This Day In Sports: A new world for college athletes

June 30, 2021, two years ago today: The NCAA, rebuffed by the Supreme Court in its effort to prevent athletes from accepting compensation for name, image and likeness, announces an interim NIL policy. With that, the stage was set for a seismic change in college sports the following day.Yes, athletes were allowed to profit from NIL for the first time. Nine days earlier, the Supreme Court had ruled unanimously that the NCAA could not limit such benefits to athletes. And on July 1, scores of athletes began to sign endorsement deals.

Justice Brett Kavanaugh was at the core of the court’s decision. “Nowhere else in America can businesses get away with agreeing not to pay their workers a fair market rate on the theory that their product is defined by not paying their workers a fair market rate,” Kavanaugh wrote. “The NCAA is not above the law.”

While there were no federal guidelines in place, leaving a lot of questions about compliance, Boise State was proactive in creating NIL policies and procedures. The university had been working on a plan since that March of that year, and the Broncos were able to hit the floor running. The Broncos promoted Mike Walsh to Associate Athletic Director for Business Development and Revenue Innovation, and he created an in-house name, image and likeness program.

At the 2022 NIL Summit, Boise State won the award for Best Institutional Program, beating out Power 5 heavyweights such as Michigan and Ohio State. Last fall, Walsh was named one of the top 25 most influential figures in NIL. His focus is on initiatives that will benefit all athletes, beginning with the football trading cards featuring every single Bronco.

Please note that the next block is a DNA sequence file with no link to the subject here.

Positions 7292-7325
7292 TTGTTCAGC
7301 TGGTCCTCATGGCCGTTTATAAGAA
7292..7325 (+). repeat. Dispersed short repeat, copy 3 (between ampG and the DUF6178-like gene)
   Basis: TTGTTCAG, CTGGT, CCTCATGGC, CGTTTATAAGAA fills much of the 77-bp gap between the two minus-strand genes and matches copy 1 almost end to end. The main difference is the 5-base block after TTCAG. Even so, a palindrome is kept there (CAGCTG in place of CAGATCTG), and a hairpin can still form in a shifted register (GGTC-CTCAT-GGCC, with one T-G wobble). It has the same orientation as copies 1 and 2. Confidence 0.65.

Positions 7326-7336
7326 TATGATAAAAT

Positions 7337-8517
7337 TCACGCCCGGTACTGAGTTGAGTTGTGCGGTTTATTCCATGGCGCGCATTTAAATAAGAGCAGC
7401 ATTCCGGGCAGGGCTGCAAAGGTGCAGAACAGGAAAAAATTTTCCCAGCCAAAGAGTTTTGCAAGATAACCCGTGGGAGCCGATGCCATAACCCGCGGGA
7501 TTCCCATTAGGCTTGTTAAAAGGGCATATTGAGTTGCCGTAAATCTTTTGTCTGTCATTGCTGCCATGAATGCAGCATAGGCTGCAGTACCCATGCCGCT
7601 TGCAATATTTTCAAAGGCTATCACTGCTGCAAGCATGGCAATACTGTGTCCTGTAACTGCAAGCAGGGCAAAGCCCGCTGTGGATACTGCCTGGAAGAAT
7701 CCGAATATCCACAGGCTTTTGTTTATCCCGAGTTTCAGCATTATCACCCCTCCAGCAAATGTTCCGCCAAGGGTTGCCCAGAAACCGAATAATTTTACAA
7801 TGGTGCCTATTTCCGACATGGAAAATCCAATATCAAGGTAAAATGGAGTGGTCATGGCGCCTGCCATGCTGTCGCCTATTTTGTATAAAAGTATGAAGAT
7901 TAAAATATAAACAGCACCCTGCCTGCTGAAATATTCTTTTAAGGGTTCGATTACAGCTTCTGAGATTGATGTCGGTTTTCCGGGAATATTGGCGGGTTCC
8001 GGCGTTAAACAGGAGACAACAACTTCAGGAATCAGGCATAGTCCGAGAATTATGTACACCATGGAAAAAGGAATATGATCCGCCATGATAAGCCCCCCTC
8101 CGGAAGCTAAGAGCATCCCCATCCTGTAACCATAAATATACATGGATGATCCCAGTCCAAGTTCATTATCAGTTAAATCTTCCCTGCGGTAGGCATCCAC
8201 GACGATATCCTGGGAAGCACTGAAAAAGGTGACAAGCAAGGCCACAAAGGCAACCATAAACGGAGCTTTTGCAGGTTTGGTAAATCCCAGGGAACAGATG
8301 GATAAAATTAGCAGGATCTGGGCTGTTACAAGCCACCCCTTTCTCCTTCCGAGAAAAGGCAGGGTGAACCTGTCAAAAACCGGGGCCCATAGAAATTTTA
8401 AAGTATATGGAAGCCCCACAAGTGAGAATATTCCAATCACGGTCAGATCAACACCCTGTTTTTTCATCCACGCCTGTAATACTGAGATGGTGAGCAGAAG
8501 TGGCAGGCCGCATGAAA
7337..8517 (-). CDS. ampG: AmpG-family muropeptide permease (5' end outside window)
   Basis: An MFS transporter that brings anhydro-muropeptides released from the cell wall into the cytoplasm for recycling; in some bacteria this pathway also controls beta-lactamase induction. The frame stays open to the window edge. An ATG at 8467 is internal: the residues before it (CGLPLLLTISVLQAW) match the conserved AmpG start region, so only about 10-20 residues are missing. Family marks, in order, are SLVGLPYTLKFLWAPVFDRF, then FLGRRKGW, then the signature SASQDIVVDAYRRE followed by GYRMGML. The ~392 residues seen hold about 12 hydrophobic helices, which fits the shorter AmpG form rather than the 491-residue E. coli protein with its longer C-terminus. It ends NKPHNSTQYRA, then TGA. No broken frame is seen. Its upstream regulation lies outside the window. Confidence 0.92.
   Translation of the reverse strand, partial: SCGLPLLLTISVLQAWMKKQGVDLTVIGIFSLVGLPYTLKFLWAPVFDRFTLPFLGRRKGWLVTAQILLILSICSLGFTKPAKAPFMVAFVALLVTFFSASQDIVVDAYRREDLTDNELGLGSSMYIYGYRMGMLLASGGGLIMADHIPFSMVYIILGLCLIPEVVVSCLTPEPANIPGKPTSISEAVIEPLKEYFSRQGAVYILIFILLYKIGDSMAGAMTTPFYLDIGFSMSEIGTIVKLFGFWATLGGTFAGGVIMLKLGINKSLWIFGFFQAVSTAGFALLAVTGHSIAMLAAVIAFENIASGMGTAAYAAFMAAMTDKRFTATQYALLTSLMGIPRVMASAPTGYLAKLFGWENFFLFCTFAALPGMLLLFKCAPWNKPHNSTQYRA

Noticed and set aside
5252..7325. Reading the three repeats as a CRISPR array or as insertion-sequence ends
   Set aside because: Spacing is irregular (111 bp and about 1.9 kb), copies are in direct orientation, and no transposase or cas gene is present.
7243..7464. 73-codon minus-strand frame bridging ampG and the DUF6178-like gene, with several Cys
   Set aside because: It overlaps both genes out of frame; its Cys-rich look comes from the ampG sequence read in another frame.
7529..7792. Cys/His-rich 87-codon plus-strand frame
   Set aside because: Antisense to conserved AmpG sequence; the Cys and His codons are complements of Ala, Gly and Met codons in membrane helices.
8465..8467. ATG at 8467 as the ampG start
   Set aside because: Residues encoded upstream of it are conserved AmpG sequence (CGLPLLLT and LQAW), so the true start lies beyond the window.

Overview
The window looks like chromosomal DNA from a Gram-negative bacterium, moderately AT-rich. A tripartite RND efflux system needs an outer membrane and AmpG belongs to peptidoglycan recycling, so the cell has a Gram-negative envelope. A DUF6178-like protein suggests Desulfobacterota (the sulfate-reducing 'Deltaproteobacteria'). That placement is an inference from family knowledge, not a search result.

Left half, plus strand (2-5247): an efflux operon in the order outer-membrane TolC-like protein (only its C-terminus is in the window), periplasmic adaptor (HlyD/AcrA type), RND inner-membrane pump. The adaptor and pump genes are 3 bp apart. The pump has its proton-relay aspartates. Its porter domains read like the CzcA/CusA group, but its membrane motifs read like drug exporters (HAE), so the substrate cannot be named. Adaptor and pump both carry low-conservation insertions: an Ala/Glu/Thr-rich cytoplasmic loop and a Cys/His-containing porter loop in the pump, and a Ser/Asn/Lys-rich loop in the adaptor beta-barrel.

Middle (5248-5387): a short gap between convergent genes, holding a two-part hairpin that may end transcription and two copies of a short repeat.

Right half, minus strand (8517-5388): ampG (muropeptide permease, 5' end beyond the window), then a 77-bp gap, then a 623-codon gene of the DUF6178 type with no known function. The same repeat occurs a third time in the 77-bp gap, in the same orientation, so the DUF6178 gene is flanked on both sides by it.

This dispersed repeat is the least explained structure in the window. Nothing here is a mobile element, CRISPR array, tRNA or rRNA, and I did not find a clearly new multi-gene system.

Last September, the non-profit Horseshoe Collective was launched, creating opportunities for Broncos athletes to be compensated for involvement in charitable causes. It is led by Boise State’s former head of media relations, Joe Nickell. NIL is largely out of control in the upper reaches of the Power 5. It’s a free-for-all begging for legislation. At Boise State, NIL is what it was originally meant to be: an opportunity for athletes to earn money on the side (key word: earn) in exchange for the use of their name, image and likeness.

(Tom Scott hosts the Scott Slant segment during the football season on KTVB’s Sunday Sports Extra. He also anchors four sports segments each weekday on 95.3 FM KTIK and one on News/Talk KBOI. His Scott Slant column runs every Wednesday.)

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